He can keep up with the gang now, but it didn’t necessarily make the work any easier.

“Besides the best guys in the world that you see like Michael Chandler and Gilbert Burns and all those guys, there’s a lot of up-and-coming guys that will be in the big leagues soon that are also trouble. No easy rounds. That’s one thing I noticed at Sanford: I got no easy rounds. There are no rounds that I can rest. It doesn’t exist over there.”

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So which parts of his game have improved since we last saw him in the Octagon in 2019?

“Oh my God, everything,” he laughs.  “I was so bad back then. I still got a really nice win last time around, but I’ve made a lot of progress. It’s really gotten me to a new phase of my game.”

Puelles enters Saturday on a two-fight win streak, so if his game is as elevated as he believes it is, look for him to start shaking things up amongst the prospects at 155 pounds. Against Jordan Leavitt, he faces an undefeated standout who last knocked out veteran Matt Wiman in a mere 22 seconds.

Claudio Puelles poses for a portrait during a UFC photo session on June 2, 2021 in Las Vegas, Nevada. (Photo by Mike Roach/Zuffa LLC via Getty Images)
Claudio Puelles poses for a portrait during a UFC photo session on June 2, 2021 in Las Vegas, Nevada. (Photo by Mike Roach/Zuffa LLC via Getty Images)

“I’m going to try to make it more technical and he’s going to rush to try to take me down,” Puelles says, predicting how the contest will play out Saturday. “But it’s not going to be easy for him. It’s not going to be easy to take me down. I wrestle a lot and even if I go down, I pop back up. I love the grappling, so I don’t really mind being on the ground, but I really want to showcase my striking this fight. I think this is the perfect opponent for that. He doesn’t really like striking and I think he’s never been hit in the face…I was trying to find footage. All I see is grappling. I can do that if I need to. But I want to show a different fight this time around.  I grappled a lot in my last fight, I want to strike a lot in this fight. But if I have to go to the ground, I have the resources.”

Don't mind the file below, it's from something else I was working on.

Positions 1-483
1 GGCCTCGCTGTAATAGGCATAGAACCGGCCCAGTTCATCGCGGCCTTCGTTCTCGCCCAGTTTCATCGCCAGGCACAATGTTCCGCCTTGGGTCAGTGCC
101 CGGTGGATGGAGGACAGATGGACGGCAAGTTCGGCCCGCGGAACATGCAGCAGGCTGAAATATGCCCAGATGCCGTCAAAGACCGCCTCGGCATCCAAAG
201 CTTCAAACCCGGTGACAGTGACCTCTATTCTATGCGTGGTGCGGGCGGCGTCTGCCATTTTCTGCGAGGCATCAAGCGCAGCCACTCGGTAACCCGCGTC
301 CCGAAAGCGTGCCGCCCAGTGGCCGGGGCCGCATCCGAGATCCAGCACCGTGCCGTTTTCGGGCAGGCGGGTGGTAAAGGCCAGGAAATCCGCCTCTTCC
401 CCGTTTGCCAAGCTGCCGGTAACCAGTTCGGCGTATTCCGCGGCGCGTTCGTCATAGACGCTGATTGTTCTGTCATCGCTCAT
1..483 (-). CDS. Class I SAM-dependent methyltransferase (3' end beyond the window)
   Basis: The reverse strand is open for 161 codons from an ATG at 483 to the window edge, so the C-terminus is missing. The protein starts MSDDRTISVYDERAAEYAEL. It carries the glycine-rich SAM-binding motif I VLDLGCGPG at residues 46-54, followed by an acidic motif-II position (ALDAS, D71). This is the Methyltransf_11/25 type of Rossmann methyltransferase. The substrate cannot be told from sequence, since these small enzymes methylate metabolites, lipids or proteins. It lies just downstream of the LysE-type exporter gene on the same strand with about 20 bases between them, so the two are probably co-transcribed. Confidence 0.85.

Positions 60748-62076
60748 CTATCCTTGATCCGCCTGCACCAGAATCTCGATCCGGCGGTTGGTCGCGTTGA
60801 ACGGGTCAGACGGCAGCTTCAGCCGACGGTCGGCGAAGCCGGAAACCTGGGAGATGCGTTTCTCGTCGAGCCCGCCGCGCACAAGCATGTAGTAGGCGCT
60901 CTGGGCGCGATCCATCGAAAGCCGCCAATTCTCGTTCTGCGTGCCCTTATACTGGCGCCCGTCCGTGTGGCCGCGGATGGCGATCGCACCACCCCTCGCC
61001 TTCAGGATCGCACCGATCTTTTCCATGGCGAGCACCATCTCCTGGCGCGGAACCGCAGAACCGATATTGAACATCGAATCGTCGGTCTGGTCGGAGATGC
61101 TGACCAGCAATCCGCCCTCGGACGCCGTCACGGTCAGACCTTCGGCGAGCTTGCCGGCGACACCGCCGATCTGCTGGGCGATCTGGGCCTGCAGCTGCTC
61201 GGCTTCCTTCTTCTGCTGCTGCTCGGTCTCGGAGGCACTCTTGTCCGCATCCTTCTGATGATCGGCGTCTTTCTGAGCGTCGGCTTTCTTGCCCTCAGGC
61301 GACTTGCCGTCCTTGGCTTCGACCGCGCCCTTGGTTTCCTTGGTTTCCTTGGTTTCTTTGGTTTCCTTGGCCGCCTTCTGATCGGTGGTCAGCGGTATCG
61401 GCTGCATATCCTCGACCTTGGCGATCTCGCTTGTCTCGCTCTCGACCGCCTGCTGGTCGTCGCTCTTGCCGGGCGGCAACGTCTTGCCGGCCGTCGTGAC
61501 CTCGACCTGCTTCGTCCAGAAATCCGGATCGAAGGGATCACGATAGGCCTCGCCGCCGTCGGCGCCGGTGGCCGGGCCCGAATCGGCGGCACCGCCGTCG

Still technically in the pandemic era, Puelles’ return won’t be in front of the adoring crowds he recalls from his previous UFC outings. But he’s also the rare fighter who prefers it that way.

“I’ve done this before, similar on the Ultimate Fighter. So I kind of know the feeling. It’s way easier for me. Fighting with a crowd is something else. It’s more exciting, of course, but it’s a lot more pressure.

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He hopes to save those pressure-filled moments for bigger dreams, hopefully not too far down the road.

“I want to grow a lot in the UFC so we can have a UFC Peru [Fight Night] and I can headline or be on the main card. I carry the flag every time. I love my country. I love representing my people.”